Airport – Apple's name for its 802.11 wireless technology (that everyone else just calls WiFi) – works pretty well. Apple's routers can be a bit pricey, though, so I don't always recommend them to people. Still, if you're new at setting up WiFi, the Apple routers are very easy to set up in a secure fashion.
I used to have an older Airport Express (the small unit) and an even older, saucer-shaped Airport Extreme, running as access points (not as my internet router) on my network. Why two?
Originally, I an an Airport Express that I was using as an access point and for AirTunes. For those of you unfamiliar with the Airport Express, it is a small wireless router that looks like this:
The small hole at the bottom-right is an audio out port that can be uses with a normal 3.5" audio plug or an optical plug for digital sound. You can play music from a copy of iTunes running on a computer elsewhere on your local network. So mine was doing both these duties, but with the Express near my sound system, the other half of the house was getting poor WiFi reception.
So I picked up an Airport Extreme. They used to look like this:
One reason I bought the Extreme was because it supported an external antenna. I bought one that helped increase the coverage over the built-in antenna, and between the two of them, these Airports covered my whole house (including the basement) pretty well.
At least, they did until a month or so ago. Both of the units started flaking out – they'd look like they were OK based on the lights on them, but they wouldn't show up in Airport Utility unless you powered them down and up, and nothing could connect to them. They didn't go at the same time, but it did get annoying after a while – they only seemed to be good for 5-7 days each before needing a restart. They used to run for months at a time without an issue.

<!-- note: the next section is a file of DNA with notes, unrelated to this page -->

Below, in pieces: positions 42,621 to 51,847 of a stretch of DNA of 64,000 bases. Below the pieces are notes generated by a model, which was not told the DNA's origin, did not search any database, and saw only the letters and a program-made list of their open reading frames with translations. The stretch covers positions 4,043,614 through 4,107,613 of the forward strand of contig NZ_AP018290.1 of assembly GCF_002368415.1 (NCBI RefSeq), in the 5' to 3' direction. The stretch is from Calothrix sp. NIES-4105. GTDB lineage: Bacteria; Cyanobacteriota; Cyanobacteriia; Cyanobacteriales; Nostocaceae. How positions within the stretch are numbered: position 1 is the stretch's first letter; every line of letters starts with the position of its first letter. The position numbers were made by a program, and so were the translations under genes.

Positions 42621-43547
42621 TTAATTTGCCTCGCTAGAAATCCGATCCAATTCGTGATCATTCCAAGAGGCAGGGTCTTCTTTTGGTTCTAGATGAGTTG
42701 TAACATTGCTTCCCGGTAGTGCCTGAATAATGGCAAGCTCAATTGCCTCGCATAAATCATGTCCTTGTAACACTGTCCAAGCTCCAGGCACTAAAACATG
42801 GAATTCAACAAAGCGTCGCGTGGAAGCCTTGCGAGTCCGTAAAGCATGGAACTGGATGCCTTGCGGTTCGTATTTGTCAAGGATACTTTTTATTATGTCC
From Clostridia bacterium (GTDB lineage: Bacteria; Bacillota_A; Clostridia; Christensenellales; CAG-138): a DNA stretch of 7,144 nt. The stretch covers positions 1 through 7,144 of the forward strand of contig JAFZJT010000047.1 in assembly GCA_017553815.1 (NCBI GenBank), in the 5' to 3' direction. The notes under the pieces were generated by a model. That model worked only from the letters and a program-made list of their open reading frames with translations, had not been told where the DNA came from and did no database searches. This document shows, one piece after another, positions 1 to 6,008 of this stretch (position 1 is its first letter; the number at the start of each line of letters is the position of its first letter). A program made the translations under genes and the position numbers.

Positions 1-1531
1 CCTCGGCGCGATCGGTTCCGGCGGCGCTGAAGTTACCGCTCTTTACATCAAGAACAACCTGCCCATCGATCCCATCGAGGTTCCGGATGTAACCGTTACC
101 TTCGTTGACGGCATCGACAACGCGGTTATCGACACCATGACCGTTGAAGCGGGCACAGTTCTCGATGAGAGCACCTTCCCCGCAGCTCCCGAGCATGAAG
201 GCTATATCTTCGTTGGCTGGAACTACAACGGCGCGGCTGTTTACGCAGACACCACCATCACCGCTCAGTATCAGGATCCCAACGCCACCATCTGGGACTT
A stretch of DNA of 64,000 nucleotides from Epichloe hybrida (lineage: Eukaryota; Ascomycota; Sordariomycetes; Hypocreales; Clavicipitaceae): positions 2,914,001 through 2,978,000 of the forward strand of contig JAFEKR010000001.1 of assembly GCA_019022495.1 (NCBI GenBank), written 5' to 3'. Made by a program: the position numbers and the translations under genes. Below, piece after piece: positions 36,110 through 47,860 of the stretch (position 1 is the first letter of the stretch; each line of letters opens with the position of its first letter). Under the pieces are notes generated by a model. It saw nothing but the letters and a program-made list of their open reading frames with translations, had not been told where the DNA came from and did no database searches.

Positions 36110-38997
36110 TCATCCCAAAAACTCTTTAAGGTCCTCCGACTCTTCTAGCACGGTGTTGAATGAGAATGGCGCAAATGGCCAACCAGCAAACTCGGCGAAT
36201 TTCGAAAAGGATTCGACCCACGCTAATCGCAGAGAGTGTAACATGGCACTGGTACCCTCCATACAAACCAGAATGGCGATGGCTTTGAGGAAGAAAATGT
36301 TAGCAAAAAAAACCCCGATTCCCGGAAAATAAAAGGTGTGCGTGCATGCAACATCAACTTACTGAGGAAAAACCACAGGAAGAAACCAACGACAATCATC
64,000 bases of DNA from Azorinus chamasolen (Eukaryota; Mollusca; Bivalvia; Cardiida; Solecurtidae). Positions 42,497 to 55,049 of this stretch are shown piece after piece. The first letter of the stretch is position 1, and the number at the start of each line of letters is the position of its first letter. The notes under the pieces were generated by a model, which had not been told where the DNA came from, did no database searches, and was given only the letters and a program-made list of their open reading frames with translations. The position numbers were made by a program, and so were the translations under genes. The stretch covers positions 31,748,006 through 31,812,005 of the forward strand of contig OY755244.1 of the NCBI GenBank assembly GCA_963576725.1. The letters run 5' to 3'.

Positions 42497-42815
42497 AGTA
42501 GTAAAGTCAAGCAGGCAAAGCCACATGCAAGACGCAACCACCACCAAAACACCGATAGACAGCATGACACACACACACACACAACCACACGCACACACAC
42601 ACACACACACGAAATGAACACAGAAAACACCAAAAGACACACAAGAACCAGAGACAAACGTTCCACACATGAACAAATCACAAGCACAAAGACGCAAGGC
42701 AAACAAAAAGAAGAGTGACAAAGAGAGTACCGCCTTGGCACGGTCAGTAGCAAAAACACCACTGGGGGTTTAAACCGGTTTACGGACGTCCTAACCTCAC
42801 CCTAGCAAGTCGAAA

So I decided it was time to replace them. I was waiting for Apple's "sale" on the day after Thanksgiving to pick up a new Extreme and Express. Now, I no longer needed the Express for the AirTunes capability, as I added an AppleTV near my sound system (which is also hooked to the TV). I just needed coverage over that half of the house.
Fortunately, I mentioned my problem to Terry White beforehand. He mentioned he was buying a couple of new Airport Extremes and was retiring a couple of the previous model (which was still much newer than my old saucer-shaped model). Even though it is one generation back, this newer Extreme supports 802.11n, the latest and fasted standard (along with a, b, and g). So I picked up one of these older units from him and replaced the old Extreme.
Then the older Express flipped out again, and I unplugged it. Rather than plug it back in right away, I decided to see what kind of signal strength I was getting from the new Extreme. Even with just the internal antenna (the new Extreme doesn't support an external) I was getting great coverage over the whole house!
This has worked out great, as I now don't need to buy an Express for the front of the house. Also, I soon after needed that Ethernet connection that the Express had been using for another device, and the switch was otherwise full (no, you don't get to ask how big the switch is or just how many things I have wired up by the TV – I may need that for a future article!)
So if you have an older access point – or multiples – and are still having problems with reception, you might want to consider the newer Airport Extreme. Again, it's not cheap – Apple lists it at $179 – but it does work well. Setup was very fast too – when it cam up, Airport Utility had my saved-off config from the old Extreme, and asked me if I wanted to use that config on the new Extreme! So I didn't even have to go through the setup routine (not that it's hard). Even if you're starting from scratch, the Utility is very easy to use and walks you through setting up a secure network. So for you users out there who don't think you can set up a secure wireless network, Airport may be a good choice. If you're a more technical user, you can probably get another brand for less that lets you do more.
I will say that I set up a D-Link for someone recently, and it had a pretty easy-to-use setup routine – for Windows, at least. I don't know if they have the same thing for Macs. So other manufacturers are trying to make it easier to set up a secure wireless network too.